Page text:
Produce Trends 2014: Produce Becomes Convenient, Healthy is Chic, Organic Food Persists
This past weekend I attended PMA Fresh Summit, which is the Produce Marketing Associations biggest trade show. My goal was to research major trends that consumers, like you and I, will find next time we wonder the produce aisle at your favorite grocery store.
I attended this same show two years ago and reported on 2012 Produce key trends. Some of the produce trends remain the same, while others have evolved significantly. This trend report is based on me roaming the aisles of the PMA show, engaging with the vendors, and attending a Produce Trends presentation by Robert Schueller from Melissa’s Produce.
Here are the top produce trends I spotted at the 2014 PMA Fresh Summit Show:
Shift to Healthier Foods and Ingredient
Grocery Store Produce Departments are Hip Hangouts
Produce department sales are increasing 10-20% in recent years. As a result of this uptick, you are starting to see grocery stores move produce close to the entrance. Organics are strategically moved to the beginning of the rows to drive sales and profits.
I personally think this shift also helps with their image, if the consumer is interested in organics or not. The organic produce aisle is becoming the new hot pick-up spot for like-minded singles, forget the bar…the organic carrot display is where you want to linger.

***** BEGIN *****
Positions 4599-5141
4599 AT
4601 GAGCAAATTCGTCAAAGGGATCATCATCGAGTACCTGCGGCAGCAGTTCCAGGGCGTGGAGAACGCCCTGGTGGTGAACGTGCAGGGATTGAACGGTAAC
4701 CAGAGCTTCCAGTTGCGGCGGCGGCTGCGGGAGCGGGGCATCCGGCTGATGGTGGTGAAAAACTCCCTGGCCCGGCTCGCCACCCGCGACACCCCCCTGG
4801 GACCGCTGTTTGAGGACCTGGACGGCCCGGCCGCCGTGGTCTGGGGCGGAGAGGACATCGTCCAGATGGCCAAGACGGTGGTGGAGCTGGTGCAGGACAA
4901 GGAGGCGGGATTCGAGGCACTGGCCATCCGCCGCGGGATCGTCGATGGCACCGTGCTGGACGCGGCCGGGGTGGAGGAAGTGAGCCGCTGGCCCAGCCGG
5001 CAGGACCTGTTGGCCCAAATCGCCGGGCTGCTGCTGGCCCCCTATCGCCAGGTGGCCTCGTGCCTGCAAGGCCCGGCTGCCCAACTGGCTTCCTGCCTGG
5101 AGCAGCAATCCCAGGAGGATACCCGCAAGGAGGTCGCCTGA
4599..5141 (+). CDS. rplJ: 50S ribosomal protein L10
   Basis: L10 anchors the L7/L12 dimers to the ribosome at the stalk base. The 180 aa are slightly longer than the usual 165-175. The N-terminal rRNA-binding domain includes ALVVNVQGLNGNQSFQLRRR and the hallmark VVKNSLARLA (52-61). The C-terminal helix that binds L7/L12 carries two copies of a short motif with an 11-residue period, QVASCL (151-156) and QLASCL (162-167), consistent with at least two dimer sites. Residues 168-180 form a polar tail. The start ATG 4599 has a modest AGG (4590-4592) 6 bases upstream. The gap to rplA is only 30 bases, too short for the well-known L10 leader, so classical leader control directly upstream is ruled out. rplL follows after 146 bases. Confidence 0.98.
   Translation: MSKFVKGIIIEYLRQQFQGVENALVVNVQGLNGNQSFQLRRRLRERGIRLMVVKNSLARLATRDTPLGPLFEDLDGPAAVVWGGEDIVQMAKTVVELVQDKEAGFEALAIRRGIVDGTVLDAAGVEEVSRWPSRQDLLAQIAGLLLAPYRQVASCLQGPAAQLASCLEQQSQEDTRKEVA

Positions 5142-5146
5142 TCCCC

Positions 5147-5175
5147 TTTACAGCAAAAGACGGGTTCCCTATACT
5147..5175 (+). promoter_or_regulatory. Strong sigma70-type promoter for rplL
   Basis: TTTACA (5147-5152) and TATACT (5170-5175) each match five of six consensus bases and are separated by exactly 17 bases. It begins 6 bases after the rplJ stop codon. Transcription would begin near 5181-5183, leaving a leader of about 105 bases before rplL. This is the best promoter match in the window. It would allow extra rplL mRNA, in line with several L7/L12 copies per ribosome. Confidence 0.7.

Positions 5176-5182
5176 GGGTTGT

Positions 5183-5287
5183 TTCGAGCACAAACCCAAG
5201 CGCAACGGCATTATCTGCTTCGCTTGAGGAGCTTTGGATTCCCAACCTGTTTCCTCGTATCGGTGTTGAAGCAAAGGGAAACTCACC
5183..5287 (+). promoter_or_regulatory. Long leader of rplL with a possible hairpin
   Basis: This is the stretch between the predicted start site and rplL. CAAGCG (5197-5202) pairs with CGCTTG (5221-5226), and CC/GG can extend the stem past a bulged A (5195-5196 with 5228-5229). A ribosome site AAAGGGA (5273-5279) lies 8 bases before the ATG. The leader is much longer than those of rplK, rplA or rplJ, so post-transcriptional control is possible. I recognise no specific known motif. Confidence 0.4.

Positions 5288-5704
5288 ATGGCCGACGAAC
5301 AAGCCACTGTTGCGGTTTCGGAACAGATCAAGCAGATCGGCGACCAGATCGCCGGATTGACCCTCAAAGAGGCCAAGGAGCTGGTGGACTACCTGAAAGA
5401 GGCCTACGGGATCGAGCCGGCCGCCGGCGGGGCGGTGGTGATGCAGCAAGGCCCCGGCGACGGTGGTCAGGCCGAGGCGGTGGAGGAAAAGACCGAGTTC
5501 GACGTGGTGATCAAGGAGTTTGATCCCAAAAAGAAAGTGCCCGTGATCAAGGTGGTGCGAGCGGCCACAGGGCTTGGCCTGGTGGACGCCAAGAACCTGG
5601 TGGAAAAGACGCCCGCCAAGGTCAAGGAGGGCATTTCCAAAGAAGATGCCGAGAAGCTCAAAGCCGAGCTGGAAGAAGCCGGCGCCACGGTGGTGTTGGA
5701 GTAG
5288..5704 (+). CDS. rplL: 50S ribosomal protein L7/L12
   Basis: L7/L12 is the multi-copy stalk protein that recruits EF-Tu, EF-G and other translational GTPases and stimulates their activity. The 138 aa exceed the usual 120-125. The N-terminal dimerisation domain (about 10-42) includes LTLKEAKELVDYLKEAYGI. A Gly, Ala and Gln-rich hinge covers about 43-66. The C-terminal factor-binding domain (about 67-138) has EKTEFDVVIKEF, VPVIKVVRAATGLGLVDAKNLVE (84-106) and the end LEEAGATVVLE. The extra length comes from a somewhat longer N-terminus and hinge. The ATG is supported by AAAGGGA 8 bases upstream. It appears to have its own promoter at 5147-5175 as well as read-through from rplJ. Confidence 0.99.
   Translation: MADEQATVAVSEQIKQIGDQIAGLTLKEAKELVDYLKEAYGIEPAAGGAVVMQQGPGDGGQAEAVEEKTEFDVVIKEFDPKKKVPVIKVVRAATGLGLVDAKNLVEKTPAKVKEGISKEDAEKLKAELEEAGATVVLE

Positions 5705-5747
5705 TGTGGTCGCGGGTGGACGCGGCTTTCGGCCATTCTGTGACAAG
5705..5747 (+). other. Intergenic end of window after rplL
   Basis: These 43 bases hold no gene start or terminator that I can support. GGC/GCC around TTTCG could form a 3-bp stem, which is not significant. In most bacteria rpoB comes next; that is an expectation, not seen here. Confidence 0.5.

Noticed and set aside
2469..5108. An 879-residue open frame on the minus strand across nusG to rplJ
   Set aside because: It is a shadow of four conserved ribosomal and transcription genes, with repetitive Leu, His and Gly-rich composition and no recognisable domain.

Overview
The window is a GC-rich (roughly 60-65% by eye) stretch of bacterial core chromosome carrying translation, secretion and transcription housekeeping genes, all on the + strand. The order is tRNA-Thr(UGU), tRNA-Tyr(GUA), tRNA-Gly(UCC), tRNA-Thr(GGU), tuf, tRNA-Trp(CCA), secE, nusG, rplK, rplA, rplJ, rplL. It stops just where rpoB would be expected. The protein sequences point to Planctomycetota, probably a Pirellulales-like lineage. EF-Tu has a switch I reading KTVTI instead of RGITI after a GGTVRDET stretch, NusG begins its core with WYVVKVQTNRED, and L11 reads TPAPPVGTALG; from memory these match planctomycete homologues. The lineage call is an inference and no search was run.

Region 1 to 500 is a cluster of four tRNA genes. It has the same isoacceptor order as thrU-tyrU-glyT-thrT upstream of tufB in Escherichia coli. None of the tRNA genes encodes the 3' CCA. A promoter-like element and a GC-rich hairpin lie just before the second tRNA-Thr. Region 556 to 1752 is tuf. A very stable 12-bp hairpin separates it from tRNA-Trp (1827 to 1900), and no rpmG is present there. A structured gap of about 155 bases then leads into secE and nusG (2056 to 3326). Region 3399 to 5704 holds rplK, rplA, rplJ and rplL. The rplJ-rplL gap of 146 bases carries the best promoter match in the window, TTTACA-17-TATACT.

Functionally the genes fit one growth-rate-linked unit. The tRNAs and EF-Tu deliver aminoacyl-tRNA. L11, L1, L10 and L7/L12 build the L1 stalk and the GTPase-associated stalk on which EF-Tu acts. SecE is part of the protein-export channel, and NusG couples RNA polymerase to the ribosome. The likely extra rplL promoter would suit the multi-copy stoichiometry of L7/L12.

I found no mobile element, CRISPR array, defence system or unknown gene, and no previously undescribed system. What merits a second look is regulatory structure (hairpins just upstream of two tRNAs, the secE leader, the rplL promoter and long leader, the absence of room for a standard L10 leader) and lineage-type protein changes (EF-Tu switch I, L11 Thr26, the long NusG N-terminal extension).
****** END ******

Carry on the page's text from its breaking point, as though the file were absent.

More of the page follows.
HFCS are out and Natural Ingredients are Sexy
Packaged snacks and foods like frozen pizza, granola bars and Lean Cuisine might in be for a makeover. Consumers are demanding healthier products with natural ingredients. Products with high fructose corn syrup (HFCS) are quickly becoming the new bogeyman among consumers. Many processed food items, will move away from high fructose corn syrup to natural ingredients like evaporated cane juice and honey.
Consumers will be demanding more meals and snacks that contain plant based ingredients. Expect to see more grains, like chia, flax and quinoa. Also expect to see more leafy greens like kale, broccoli rabe, and Brussels sprouts making their way into convenience foods, packaged salads, and prepared dinner kits.
The Produce Industry Bends Over Backwards to Busy People
Expect a move towards convenience based packaging of produce. Individual use packaging of produce was one of the more pervasive trends I saw at the show. The time constraints of dual working parents makes convenience packaging of produce highly marketable. This type of packaging and good has always been at Traders Joes, although expect to see it in most grocery stores as a mainstream consumer trend.
This trend is extended by the introduction of restaurant style produce into the home, although these are prepped and packaged for minimal processing for usage. For example, you might be seeing ingredients like pre-milled flax seeds and Coco Nibs.
You are also seeing “chef grade” ingredients being introduced to the home. For example edible flowers, flower crystals and high-end sauces in squeeze pouches. This trend is par is part time savings needs and part influence from the home chefs emulating the new reality T.V. stars.
Peeled and cooked produce will be sold in cryovaced packaging for the ultimate in laziness. Cryovaked produce is better than canned, and a few steps away from fresh. Europe has already moved to cryovaced ingredients for years. You wills start to see more of this in the United States over the next two years.
Rising Stars in the Produce World